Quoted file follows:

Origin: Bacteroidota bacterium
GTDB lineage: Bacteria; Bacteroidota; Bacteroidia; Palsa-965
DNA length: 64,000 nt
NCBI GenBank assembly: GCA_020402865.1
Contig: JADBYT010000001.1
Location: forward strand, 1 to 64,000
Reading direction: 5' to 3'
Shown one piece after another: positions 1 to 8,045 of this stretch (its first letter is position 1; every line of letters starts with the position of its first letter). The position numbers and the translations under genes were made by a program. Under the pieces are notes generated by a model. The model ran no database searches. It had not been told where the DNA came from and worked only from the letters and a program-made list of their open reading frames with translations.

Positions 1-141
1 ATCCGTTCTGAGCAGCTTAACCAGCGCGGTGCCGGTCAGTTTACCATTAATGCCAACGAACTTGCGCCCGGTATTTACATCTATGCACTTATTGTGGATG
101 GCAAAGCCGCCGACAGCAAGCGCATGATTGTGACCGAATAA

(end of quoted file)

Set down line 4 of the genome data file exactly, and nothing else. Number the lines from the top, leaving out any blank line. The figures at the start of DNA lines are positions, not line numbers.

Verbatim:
NCBI GenBank assembly: GCA_020402865.1